After 184 days, Queensland sailor Lisa Blair has been welcomed by cheering fans upon her return from travelling around Antarctica.
Blair set off from Albany in Western Australia in January and is set to be named the first woman to circumnavigate Antarctica solo, pending official ratification from the World Sailing Speed Record Council.
The journey was not without its challenges, as the mast on Blair’s yacht, Climate Action Now, came down in heavy seas while three-quarters of the way in to the trip. Blair was stuck in heavy seas almost 1660km from the Antarctic shore. She was forced to build a jury rig and motor sail herself safely to Cape Town in South Africa, where she spent two months repairing the damage.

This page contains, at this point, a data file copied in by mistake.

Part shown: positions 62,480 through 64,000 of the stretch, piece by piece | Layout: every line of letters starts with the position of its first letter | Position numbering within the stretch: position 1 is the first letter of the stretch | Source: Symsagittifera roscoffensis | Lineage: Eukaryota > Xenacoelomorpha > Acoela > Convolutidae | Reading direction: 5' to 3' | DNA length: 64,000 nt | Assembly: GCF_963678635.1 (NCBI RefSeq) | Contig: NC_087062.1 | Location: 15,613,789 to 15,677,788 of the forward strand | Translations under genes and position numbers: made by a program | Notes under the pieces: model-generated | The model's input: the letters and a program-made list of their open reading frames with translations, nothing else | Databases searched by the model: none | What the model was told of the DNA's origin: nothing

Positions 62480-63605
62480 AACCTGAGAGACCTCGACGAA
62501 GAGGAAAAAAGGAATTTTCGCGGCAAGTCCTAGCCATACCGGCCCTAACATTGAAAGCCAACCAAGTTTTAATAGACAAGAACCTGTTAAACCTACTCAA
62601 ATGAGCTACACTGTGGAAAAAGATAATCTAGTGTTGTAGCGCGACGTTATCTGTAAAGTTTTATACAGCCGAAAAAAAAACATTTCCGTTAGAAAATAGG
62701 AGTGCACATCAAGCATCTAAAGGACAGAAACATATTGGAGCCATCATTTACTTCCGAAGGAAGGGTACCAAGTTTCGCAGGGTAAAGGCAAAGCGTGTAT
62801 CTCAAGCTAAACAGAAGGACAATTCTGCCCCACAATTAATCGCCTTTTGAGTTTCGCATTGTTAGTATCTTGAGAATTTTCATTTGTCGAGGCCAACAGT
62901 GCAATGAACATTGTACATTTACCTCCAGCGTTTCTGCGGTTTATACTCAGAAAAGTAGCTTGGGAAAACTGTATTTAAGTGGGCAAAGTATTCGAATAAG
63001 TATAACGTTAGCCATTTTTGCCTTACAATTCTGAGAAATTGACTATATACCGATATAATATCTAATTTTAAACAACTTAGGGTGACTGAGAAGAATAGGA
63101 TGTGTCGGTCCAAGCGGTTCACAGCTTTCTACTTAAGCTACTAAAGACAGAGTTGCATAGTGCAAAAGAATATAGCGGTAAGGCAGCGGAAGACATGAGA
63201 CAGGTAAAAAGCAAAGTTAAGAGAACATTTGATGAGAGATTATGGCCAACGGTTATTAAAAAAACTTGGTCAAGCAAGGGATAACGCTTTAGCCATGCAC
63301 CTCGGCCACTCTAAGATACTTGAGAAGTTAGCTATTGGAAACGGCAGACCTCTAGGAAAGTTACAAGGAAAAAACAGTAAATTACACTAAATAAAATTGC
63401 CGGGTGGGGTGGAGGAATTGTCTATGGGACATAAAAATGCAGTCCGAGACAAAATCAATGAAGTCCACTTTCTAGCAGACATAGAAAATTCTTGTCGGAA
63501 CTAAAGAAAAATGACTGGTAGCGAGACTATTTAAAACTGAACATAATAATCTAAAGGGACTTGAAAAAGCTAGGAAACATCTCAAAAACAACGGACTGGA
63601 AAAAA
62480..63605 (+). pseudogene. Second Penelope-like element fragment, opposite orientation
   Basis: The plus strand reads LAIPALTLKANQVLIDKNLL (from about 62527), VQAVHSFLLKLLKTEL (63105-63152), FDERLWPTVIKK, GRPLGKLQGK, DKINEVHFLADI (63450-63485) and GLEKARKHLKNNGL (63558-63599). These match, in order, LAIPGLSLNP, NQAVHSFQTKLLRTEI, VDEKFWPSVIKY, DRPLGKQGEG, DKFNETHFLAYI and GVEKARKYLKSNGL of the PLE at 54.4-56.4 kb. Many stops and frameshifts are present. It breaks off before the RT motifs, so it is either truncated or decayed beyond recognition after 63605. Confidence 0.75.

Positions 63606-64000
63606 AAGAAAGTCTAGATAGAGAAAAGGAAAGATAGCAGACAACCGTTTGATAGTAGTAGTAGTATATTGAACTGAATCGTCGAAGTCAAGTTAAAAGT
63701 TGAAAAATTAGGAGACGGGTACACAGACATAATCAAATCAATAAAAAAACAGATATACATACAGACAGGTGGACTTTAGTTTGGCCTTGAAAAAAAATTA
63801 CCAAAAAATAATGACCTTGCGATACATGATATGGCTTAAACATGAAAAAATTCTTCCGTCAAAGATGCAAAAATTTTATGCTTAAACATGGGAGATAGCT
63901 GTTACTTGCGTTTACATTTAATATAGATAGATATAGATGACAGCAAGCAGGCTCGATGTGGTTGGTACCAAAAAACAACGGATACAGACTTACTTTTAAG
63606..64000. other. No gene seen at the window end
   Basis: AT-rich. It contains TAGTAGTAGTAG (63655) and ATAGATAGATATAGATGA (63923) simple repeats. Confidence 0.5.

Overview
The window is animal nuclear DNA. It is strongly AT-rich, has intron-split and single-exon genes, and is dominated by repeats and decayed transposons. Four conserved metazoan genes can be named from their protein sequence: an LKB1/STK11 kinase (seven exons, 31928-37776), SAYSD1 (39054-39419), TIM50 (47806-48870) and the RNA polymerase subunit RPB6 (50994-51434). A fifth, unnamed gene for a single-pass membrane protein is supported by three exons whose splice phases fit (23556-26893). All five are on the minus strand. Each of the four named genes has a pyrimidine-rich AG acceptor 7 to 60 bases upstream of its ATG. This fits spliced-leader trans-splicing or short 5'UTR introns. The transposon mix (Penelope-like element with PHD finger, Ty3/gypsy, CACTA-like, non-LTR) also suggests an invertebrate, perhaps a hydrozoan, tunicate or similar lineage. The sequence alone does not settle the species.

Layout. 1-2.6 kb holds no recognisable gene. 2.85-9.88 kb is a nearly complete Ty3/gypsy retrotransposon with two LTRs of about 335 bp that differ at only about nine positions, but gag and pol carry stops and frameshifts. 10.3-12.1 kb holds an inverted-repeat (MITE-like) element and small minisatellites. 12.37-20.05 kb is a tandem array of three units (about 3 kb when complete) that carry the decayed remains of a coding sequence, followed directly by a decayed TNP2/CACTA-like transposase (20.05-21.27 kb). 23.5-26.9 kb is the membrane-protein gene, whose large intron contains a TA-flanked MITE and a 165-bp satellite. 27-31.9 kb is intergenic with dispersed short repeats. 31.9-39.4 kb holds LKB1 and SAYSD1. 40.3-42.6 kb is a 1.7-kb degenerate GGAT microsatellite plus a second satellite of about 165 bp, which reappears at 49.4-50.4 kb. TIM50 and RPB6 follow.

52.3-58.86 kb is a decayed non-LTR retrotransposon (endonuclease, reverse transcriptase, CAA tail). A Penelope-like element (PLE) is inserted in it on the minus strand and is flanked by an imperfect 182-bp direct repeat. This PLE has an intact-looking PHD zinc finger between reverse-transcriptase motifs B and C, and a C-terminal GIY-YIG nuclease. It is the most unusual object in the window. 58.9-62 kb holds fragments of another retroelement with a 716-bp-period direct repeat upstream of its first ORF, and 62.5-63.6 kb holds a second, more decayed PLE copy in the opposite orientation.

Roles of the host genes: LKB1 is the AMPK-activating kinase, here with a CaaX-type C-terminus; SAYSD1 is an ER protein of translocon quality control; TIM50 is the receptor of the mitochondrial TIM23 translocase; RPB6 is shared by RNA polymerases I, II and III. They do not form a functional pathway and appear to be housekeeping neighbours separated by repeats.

Blair restarted the journey on Sunday, June 11 and faced seasickness, snowstorms and exhaustion as she faced the final leg of her expedition. Despite the challenges, Blair said that the experience was worth it, “Every bit of pain, every sail change and all the bitter cold –it was definitely worth it,” she said.
Blair’s journey has been to raise awareness about climate change, through advocacy group Climate Action Now. Blair says that she has noticed the impact of climate change since she began sailing, and hopes that her journey can raise much needed funds and awareness to come up with a solution.